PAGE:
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Providing criteria for determining the validity of the results of the stability of slopes using lower bound limit analysis theory.


The problem of stability of straigth slopes is one of the most important and yet most complicated topics studied soil mechanics that it is impossible to be investigated without knowing and understanding the concepts of soil mechanics. The complete solution of stability problems in soil mechanics considering both the transition from elastic to plastic behavior (mainly using numerical methods) are available, however, due to the relatively high complexity of these solutions with regard to in many problems of soil mechanics, investigating the final bound states is considered, ways in which you can analyze them without having to solve the whole problem, have been considered by engineers and researchers. Such methods are known as bound methods, and in response to the most fundamental issues of stability in soil mechanics and slope stability have been highly developed. Due to the problems manually is acceptable to create a stress field; the majority of previous studies were focused on using upper bound method of limit analysis, and although the upper limit can be a very good guess is to answer the questions but the bottom line is in interest because they are used to ensure performance problems. With the present study, we try to extend the solution, promotion of the shortcomings and provide a criterion for determining the validity of the of other researchers by an optimal presentation and a mesh roof, three-dimensional flattened gables. The hypothesis that is used generally in current calculations of sustainability of gables is plane strain behavior, or in other words, a two-dimensional problem solution, there is a variety of three-dimensional soil behavior, and it is assumed that the two-dimensional problem does not lead to good solutions. For example, failure to take into account the three-dimensional behavior effects on the soil shear strength parameters in the broken gable roofs, these parameters are obtained higher than the actual values.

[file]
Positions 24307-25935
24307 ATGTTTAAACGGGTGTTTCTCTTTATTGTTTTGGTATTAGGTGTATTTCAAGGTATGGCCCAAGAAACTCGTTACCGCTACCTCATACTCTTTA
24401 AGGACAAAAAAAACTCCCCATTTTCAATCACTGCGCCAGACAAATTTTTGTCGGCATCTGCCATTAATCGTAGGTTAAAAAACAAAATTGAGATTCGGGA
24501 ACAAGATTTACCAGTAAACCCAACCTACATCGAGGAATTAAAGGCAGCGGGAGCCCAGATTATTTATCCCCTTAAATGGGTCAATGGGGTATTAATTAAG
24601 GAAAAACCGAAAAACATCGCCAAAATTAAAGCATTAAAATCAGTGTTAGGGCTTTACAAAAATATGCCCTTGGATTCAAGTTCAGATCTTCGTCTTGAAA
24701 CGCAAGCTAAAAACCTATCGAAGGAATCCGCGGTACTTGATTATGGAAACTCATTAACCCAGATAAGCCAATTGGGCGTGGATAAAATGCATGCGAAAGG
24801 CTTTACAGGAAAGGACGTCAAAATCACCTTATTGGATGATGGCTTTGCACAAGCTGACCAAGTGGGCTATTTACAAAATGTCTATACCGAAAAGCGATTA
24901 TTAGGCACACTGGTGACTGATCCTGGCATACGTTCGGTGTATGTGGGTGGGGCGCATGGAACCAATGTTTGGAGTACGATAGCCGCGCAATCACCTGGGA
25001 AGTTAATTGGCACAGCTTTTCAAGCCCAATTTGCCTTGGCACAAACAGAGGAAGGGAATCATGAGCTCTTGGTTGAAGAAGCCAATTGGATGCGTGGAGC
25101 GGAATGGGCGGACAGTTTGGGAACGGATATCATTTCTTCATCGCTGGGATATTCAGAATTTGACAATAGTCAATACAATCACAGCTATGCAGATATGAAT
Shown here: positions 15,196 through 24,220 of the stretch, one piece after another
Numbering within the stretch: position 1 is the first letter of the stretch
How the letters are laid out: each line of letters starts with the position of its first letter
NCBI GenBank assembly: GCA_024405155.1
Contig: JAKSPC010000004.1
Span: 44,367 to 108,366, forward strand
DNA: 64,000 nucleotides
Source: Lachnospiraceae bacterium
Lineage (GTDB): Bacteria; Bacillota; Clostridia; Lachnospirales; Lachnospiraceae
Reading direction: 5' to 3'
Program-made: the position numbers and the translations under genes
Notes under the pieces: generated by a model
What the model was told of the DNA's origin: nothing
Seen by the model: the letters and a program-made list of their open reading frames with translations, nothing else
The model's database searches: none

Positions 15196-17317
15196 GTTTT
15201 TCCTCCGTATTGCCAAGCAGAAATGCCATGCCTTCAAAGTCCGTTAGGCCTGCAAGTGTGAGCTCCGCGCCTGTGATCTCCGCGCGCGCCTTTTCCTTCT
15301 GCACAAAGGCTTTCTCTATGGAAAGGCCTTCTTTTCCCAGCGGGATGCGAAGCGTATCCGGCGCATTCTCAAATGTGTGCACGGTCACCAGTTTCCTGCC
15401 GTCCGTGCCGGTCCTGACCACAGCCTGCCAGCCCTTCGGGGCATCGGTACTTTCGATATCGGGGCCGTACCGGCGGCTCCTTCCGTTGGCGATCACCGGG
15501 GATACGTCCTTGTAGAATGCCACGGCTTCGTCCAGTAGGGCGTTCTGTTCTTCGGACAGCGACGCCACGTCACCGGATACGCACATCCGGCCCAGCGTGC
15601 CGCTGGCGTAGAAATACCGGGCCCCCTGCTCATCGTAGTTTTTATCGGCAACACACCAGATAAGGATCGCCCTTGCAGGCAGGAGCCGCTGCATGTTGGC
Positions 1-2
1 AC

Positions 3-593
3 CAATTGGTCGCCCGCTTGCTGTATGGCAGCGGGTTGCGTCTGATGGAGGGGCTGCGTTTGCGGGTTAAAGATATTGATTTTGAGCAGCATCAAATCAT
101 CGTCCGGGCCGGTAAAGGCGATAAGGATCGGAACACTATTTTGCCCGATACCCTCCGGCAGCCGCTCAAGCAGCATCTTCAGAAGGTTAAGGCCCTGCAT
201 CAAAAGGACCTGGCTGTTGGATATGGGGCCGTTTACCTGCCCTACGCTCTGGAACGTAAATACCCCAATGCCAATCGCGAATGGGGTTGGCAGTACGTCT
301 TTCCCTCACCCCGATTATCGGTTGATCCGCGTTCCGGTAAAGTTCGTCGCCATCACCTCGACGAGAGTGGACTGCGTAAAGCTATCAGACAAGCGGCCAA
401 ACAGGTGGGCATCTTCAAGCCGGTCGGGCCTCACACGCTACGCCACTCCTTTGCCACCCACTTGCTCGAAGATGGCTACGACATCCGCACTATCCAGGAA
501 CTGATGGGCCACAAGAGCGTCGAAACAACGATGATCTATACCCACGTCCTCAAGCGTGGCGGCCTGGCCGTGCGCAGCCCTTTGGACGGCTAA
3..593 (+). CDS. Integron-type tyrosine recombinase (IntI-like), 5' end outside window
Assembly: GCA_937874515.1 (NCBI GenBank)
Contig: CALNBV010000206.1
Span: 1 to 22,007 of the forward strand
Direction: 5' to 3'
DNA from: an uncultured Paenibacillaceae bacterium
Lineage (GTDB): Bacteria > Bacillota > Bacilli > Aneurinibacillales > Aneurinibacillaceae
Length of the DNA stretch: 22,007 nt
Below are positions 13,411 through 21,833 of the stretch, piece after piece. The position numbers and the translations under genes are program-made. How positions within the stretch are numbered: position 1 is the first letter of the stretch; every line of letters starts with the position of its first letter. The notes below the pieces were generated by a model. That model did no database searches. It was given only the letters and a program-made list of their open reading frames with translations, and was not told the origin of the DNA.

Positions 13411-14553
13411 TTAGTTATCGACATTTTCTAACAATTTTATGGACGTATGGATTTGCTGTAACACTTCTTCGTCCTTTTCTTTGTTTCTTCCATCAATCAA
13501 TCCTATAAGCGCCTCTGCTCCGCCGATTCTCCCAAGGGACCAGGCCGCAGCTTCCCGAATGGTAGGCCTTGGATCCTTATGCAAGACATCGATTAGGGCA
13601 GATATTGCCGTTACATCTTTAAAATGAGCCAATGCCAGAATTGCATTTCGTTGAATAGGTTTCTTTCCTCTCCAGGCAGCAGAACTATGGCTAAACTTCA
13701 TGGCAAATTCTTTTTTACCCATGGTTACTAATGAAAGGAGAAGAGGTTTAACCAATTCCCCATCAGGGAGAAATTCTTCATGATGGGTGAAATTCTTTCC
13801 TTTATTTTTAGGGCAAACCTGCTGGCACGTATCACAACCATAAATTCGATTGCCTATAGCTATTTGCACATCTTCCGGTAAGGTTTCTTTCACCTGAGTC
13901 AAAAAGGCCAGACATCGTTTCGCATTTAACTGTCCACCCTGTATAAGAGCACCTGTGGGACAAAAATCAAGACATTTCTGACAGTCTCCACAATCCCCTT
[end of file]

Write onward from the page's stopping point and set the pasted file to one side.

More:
Research Literature: